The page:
“I want to snoop around Harold Burns’s house.”

Lance frowned. “Not nuts, risky.”

“All our other leads have run dry. Burns is all we have left. And Chelsea mentioned that oily smell, though she said it didn’t smell like motor oil.”

Lance shrugged. “Mechanics use different kinds of oil.”

Morgan stared through the windshield. Despite her exhaustion, seeing what Chelsea had endured made her more determined to catch the man responsible. “What if he has that girl, and no one can save her? What if he wants more time to kill her and dispose of her body?”

“That’s a lot of speculation.”

“It is,” Morgan said. “But hear me out. The police think that the woman found in the state park had been held captive for eight months. She’d have to be kept somewhere that no one would hear her scream. Burns’s house is in the middle of nowhere.”

“So is the auto shop.”

“Yes, but the auto shop has too much foot traffic to hold a woman captive.”

“It’s a big piece of property, and there were outbuildings. It would be a great place to hide a storage container,” Lance said. “The woods behind the junkyard connect to the state park.”

“True,” Morgan agreed. “But the police did a compliance check on Burns’s house three months ago. If he was holding a woman in his house, they would have heard or seen something.”

“Probably. His house is small,” Lance said. “We don’t know that she was kept in the same place for the entire eight months.”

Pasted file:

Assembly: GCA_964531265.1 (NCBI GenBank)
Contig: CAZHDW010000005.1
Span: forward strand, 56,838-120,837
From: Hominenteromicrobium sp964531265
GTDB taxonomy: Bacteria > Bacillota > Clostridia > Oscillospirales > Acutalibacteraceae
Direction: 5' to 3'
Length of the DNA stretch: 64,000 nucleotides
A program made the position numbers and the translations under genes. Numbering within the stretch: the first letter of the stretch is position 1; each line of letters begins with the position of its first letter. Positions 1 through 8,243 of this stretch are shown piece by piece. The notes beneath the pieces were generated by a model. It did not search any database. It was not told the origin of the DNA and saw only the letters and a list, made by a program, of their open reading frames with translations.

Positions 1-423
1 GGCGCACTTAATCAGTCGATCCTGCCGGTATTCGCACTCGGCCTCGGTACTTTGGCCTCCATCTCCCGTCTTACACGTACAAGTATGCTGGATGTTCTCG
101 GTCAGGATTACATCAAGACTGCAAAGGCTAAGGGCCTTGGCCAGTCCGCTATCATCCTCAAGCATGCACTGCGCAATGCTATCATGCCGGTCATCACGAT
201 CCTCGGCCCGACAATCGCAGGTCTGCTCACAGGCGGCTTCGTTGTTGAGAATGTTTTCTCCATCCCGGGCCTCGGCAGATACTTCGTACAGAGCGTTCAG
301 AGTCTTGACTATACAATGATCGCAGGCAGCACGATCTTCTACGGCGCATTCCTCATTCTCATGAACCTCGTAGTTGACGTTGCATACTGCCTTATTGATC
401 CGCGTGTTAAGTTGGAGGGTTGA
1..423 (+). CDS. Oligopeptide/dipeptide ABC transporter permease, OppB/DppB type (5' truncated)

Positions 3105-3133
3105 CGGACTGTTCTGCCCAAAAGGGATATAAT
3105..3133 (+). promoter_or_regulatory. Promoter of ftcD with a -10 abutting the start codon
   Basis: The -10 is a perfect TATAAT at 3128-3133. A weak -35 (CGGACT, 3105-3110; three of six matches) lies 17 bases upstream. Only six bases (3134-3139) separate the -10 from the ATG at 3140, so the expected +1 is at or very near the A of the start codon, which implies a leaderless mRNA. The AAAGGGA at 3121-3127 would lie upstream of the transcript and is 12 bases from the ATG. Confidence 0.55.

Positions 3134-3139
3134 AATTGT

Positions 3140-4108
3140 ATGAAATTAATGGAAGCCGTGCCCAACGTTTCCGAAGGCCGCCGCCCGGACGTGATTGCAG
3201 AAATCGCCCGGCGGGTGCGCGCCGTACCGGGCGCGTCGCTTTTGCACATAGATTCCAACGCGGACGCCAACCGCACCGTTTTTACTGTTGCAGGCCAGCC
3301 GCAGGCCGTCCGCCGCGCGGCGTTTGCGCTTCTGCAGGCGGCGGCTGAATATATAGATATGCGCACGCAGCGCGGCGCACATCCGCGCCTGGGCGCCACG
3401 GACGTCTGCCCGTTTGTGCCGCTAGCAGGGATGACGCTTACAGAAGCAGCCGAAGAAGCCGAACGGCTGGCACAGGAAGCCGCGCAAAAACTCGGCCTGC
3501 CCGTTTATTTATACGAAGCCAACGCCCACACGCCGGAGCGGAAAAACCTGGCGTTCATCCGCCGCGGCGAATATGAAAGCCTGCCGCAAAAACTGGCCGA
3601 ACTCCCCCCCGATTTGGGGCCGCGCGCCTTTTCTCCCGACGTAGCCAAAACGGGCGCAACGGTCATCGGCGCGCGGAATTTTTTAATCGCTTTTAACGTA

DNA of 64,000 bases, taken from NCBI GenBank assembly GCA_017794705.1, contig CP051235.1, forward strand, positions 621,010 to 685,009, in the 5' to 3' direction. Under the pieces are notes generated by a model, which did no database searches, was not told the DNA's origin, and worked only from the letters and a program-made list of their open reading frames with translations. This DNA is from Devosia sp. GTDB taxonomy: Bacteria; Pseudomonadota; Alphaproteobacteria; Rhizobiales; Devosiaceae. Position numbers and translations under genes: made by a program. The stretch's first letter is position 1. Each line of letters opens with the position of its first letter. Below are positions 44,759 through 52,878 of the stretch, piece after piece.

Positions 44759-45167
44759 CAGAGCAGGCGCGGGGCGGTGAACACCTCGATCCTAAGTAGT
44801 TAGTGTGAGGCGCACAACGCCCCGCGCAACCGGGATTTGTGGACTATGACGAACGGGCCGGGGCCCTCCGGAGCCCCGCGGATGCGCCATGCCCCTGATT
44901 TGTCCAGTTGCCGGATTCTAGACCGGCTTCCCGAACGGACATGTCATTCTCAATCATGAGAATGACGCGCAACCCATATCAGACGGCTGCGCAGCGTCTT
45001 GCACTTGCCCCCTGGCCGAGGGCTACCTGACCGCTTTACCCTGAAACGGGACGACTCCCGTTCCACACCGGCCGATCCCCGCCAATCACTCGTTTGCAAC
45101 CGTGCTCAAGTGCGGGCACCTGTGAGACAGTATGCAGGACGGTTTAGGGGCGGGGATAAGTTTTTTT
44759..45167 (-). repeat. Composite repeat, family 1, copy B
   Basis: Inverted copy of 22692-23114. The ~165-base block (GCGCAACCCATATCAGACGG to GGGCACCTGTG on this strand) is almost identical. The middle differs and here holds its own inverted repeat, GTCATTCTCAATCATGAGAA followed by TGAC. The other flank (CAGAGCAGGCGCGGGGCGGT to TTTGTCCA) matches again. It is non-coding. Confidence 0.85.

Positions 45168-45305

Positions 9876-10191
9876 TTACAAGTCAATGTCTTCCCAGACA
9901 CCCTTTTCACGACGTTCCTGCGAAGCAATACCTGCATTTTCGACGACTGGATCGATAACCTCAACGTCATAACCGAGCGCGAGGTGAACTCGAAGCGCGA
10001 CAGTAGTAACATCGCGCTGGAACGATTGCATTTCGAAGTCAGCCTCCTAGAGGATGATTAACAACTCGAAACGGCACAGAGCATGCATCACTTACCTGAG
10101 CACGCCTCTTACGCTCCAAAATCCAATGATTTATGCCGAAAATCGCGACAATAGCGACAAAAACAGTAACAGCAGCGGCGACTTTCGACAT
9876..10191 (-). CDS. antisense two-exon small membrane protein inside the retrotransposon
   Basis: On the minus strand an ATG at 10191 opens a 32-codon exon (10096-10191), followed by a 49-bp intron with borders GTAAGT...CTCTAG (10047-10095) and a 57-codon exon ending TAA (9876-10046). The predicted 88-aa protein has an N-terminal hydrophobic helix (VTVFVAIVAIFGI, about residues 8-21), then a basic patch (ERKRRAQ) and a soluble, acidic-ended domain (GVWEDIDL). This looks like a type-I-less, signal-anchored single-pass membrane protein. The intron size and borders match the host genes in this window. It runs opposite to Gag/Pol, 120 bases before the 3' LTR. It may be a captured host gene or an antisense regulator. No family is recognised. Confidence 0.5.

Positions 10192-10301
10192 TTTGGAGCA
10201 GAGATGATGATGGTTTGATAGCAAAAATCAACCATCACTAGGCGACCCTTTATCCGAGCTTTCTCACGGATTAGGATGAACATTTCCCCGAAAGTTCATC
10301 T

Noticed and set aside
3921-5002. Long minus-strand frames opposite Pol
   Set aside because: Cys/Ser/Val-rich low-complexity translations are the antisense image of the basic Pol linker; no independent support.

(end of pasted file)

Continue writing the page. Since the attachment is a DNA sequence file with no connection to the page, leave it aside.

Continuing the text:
Morgan pictured Harold Burns’s property. “Remember that huge detached garage behind Burns’s house?”

“I do.” Lance turned on the heat. “That was big enough to house all sorts of illegal activity.”

Morgan spread her fingers in front of the vents. “If we find anything, we’ll make an anonymous phone call to the police and report that we heard a woman screaming.”

“We’ll need to wait until later. We want Burns to be asleep.” Lance turned onto the main road. “We’ll need to gear up too. We should call Stella or Brody and let them know what we’re planning.”

“No.” Morgan wouldn’t ruin her sister’s career over a hunch. “That wouldn’t be fair to them. What we’re going to do is completely illegal.”

Not to mention dangerous.

Chapter Thirty-Six

A few minutes before midnight, Lance drove past Harold Burns’s one-story house. A quarter mile down the road, he steered the Jeep off the side of the road and parked behind a few evergreens. If Burns had slipped out of his house while the SFPD was watching him, he would have gone through the woods to the auto shop. What was good for the goose, in this case, could also be used for the goose hunters.

“You ready?”

In the passenger seat, Morgan checked the weapon in her holster and zipped her black jacket closed over it. “Yes.”

Lance slid some extra ammunition into the thick pocket of his dark cargos. Though he wasn’t cold, he tugged a black knit cap over his bright-blond hair. Morgan’s hat was for warmth. She tucked a flashlight into her pocket. He did the same, then loaded the rest of his equipment, including a pair of night vision binoculars, into a small backpack.

They got out of the Jeep and walked along the edge of the woods so they could duck into the trees if a car approached. Thick clouds drifted overhead, and snow flurries floated in the chilled air. His breath fogged in front of him. The ground was dark, but he wanted to preserve his natural night vision and didn’t want to risk using a flashlight. There wasn’t much out here. Burns would be able to see a light from far away.

Next to him, Morgan tripped.

Lance steadied her by the elbow. “You OK?”

“Just a rock. I’m fine.” She got her feet back under herself. “I don’t know how Chelsea went miles and miles through the dark woods.”